After that, I had a couple of needle encounters when I went to teach in Thailand.  Both myself and the nurse were very professional about it all.  Maybe the pitch of my voice went up a little once the needle went in, but that aside, that was it.

And so it was until my cancer experience.  Now there was no escape from the barrage of needles being thrust at me.  It is generally true that nurses are far better at handling needles than doctors.  Some nurses realise this. At times, their cockiness can lead to a whole lot of pain.  My first experience of this was at my first CT scan.  The nurse seemed convinced that I would be cannulated in that veil, come hell or high water.  It just needs one painful wriggling around, to make you nervous for life.  You are forced to accept this predicament.  It’s either the needles or death.  It’s that black and white.

Old people have been a revelation to me throughout my treatment.  It’s a sad fact that the longer you live, the more likely you are to get cancer.  Chemo wards and radiotherapy units are dominated by the over seventies.  If you are allergic to old people, for heaven’s sake do not get cancer.

Before I had cancer, I was quite indifferent about old people.  I would chat politely to them at bus stops but that was it.  Now I mix with old people daily. They are fabulous.  Behind every old person is an amazing story.  They rarely talk about it.  A lot of prodding is often required.  But once you have heard their story, you’ll be spellbound.

Throughout my chemo, I had two stalwarts that kept me chugging on.  They were Keith and Arthur.  We all met while doing relaxation classes at the cancer support centre we all go to.  As soon as the therapist started talking, Keith would start snoring.  At first this was an irritation.  Over time it became a joke.  Arthur and I would time how long it took before Keith started.  His quickest was twenty seconds.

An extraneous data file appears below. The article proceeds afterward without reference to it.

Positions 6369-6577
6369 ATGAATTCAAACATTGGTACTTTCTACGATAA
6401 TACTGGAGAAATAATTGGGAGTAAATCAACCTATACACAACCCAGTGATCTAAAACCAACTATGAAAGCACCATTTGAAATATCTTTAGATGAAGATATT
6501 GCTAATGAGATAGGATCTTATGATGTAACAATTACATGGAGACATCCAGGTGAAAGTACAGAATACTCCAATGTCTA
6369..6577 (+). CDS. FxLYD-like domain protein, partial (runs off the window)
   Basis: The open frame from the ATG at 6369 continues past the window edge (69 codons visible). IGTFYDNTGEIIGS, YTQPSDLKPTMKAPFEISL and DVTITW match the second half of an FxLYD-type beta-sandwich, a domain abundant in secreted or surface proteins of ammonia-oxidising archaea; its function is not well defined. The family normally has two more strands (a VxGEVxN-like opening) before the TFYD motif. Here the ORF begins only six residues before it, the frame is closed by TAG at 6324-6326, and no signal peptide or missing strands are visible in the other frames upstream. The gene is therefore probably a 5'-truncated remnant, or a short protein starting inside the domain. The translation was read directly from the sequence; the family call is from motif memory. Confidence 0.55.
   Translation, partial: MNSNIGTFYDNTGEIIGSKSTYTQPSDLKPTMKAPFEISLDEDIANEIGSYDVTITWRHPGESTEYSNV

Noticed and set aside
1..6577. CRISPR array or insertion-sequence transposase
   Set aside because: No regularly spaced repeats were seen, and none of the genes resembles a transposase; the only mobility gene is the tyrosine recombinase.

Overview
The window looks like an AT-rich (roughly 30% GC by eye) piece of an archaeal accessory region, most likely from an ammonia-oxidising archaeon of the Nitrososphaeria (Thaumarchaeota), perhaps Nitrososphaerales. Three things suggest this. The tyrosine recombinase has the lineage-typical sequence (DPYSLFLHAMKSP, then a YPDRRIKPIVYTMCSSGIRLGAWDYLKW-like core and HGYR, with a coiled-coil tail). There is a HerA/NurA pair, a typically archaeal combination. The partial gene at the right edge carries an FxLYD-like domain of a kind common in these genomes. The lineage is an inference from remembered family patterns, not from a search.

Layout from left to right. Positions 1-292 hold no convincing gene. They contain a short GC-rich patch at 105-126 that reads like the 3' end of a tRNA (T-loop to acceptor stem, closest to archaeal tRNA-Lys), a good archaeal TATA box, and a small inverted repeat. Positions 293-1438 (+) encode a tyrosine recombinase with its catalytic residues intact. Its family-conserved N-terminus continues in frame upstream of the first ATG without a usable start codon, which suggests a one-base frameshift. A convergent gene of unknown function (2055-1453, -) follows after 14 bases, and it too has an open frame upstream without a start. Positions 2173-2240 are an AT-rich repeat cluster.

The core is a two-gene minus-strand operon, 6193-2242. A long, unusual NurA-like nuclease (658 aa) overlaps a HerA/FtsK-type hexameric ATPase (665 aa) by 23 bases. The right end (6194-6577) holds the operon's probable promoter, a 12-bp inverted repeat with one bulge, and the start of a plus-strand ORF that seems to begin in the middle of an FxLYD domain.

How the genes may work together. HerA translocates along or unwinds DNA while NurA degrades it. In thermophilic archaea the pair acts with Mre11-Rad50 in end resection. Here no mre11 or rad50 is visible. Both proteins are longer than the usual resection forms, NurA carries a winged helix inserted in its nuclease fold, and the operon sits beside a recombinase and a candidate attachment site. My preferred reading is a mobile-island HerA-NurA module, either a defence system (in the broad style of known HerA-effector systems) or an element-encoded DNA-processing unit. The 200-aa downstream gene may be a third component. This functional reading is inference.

Over time I was privileged to hear both Keith and Arthur’s amazing stories.  Keith’s background sounded like a carbon copy of Saturday Night and Sunday Morning.  He was a factory worker for over thirty years.  He finished each day with the usual eight pints at the local.  Over time this caught up with him.  He was first diagnosed with prostate cancer.  That spread and now I’m not sure where he’s at.  All I know is that he seems to have had most of his bowels and lower intestine removed.  Yet he’s still able to move about and great each day with a smile.

Arthur’s story is equally amazing.  Arthur was a rocker.  He had a terrible motorbike accident.  While he was recovering, he met a beautiful nurse.  She became his wife and they had a wonderful family together.  Then the C word struck.  Arthur’s wife got breast cancer.  She died three years ago.

We all came together about six months after Arthur’s wife died and bonded immediately.  Keith and Arthur kept me going throughout chemo.  I knew I couldn’t miss a relaxation session or there will be trouble.  Most important they gave me hope via endless cups of tea and chat.

Old people are often seen as a burden.  During chemo, I would see relatives flapping around while the old person was sitting calmly, having their treatment.  They would be keeping their heads, while all around them others were losing theirs.



Author: candaytimetvcurecancer

Hi! My name is Anna Read. I live in Nottingham with my husband and my retired greyhound called Sookie. My life changed on Thursday 6th January 2011 at ten past five. I was told that I had cancer. Throughout my cancer journey there was one consistent. That was daytime TV. Can Daytime TV Cure Cancer? documents my treatments, experiences and general view on life through the banal daytime TV programmes I watched while recuperating. Strangely these programmes helped me to accept that situation that I found that myself in. I now realise that being diagnosed with cancer wasn’t the end of my life but only the beginning.